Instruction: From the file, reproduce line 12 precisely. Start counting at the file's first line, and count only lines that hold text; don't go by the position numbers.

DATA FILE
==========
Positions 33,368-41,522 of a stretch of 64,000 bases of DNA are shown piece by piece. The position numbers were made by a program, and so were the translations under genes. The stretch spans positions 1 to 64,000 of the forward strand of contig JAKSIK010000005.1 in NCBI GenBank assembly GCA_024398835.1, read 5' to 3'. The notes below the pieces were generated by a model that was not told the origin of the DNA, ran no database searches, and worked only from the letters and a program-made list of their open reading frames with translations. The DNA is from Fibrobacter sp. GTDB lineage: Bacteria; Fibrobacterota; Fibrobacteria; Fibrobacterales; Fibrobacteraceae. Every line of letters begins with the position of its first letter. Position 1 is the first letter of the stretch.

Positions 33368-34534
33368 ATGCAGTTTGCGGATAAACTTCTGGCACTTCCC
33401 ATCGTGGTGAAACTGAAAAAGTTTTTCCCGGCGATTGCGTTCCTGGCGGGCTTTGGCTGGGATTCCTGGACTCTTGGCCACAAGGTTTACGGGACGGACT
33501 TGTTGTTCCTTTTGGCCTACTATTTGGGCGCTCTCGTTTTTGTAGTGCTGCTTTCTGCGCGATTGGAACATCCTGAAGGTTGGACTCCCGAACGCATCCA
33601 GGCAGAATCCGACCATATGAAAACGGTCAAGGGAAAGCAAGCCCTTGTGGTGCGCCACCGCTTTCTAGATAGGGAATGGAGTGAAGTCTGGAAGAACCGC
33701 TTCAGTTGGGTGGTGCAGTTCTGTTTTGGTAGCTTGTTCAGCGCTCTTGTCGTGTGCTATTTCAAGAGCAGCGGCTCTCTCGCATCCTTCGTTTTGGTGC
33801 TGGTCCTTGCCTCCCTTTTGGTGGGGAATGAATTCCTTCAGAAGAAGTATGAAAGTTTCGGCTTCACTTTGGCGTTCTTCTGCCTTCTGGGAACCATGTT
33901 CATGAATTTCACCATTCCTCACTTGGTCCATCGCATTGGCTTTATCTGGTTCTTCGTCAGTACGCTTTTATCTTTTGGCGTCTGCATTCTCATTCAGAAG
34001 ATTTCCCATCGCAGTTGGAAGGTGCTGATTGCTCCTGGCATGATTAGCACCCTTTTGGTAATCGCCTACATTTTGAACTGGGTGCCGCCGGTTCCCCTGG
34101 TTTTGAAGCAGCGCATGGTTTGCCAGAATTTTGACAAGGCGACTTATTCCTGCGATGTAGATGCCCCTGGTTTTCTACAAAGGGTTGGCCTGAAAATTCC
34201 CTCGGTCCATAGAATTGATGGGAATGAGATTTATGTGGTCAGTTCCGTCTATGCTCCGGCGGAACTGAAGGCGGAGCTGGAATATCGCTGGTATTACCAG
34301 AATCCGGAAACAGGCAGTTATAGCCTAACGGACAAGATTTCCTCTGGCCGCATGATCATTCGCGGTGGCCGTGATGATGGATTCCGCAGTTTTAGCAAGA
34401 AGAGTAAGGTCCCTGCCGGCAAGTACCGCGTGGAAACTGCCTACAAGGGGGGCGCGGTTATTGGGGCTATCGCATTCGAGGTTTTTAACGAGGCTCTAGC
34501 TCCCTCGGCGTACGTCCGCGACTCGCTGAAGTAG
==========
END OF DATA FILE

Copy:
34201 CTCGGTCCATAGAATTGATGGGAATGAGATTTATGTGGTCAGTTCCGTCTATGCTCCGGCGGAACTGAAGGCGGAGCTGGAATATCGCTGGTATTACCAG